A divided U.S. Supreme Court threw out a European Union suit that accused Reynolds American Inc. of orchestrating a global scheme to launder drug money, in a ruling that limits the reach of a federal racketeering law that can impose heavy damage awards.
Writing for an unusual 4-3 majority, Justice Samuel Alito said people suing under the law must show an injury to their U.S. property. The decision overturns a lower court ruling that Reynolds contended would have invited a torrent of racketeering lawsuits against American companies over their activities abroad.
"There is a potential for international controversy that militates against recognizing foreign injury claims without clear direction from Congress," Alito wrote.
The EU has pursued Reynolds and other tobacco companies in court for more than a decade. The lawsuit before the Supreme Court centered on an alleged network involving Russian and Colombian criminal organizations that smuggled illegal narcotics into Europe. As part of the complex scheme, the money from the drug sales allegedly was used to buy Reynolds cigarettes.
The EU and more than two dozen of its member states argued that Reynolds directed the scheme from the U.S., putting its conduct under the ambit of the federal Racketeer Influenced and Corrupt Organizations Act, known as RICO.
The court was operating with an unusual seven-member bench. Justice Antonin Scalia died in February and Justice Sonia Sotomayor didn’t take part in the case. As is the court’s practice, she didn’t disclose her reason.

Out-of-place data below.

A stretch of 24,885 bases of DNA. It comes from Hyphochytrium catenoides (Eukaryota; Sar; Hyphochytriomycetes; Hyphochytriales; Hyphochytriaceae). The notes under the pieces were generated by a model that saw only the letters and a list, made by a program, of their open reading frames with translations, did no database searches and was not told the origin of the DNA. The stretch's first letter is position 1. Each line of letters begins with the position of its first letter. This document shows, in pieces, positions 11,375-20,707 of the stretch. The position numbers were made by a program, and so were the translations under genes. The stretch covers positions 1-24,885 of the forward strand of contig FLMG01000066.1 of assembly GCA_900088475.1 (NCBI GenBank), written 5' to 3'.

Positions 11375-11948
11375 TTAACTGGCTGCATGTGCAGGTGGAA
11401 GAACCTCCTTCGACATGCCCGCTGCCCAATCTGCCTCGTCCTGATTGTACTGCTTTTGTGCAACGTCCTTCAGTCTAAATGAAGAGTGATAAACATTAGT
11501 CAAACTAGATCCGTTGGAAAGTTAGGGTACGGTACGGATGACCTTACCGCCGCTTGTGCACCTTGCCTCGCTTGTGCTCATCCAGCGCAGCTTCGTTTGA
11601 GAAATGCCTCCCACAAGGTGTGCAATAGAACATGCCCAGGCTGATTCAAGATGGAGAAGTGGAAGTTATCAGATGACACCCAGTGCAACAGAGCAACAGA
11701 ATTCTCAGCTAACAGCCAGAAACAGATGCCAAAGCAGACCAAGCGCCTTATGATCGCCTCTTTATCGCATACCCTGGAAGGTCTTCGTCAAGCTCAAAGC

Justices Ruth Bader Ginsburg, Stephen Breyer and Elena Kagan dissented on the central issue in the case, saying the majority’s conclusion couldn’t be squared with RICO’s broad language. Ginsburg wrote that the case involved American corporations alleged to have managed a racketeering scheme from inside the U.S.
"In short, this case has the United States written all over it," Ginsburg wrote.
The dispute was a follow-up to a 2010 Supreme Court ruling that curbed the reach of the main federal securities-fraud law, barring suits by foreign investors who buy stocks of non-American companies on overseas exchanges. That ruling said the courts will presume that statutes don’t apply outside the U.S. unless Congress clearly indicates a desire to do so.
The case is RJR Nabisco, et al. v. European Community, et al., 15-138.